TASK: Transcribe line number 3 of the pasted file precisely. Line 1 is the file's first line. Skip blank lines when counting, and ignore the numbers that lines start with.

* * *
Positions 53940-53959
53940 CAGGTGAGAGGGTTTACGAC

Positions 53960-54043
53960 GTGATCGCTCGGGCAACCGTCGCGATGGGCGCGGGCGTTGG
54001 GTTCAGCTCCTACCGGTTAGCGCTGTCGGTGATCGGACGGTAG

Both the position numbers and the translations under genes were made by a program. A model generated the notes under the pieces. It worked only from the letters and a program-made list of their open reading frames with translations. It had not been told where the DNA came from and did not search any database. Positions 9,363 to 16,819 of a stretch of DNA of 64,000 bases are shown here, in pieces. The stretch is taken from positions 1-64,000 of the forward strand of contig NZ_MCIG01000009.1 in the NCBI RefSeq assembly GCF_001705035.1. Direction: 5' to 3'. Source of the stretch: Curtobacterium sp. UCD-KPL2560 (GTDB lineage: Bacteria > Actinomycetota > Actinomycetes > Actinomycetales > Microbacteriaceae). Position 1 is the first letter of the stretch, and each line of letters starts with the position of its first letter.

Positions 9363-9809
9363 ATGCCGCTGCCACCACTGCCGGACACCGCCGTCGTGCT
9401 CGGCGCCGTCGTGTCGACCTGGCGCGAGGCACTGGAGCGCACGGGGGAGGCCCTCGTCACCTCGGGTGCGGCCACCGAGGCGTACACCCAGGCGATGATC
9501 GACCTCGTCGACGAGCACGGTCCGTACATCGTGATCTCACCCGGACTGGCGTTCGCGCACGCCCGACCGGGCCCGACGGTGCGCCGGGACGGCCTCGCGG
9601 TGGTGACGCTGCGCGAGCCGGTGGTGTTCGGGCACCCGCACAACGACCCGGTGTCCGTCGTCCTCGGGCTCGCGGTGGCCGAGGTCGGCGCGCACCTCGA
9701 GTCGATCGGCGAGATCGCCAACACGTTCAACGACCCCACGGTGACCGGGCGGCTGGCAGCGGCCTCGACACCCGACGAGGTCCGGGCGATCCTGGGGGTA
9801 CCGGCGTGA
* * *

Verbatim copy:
Positions 53960-54043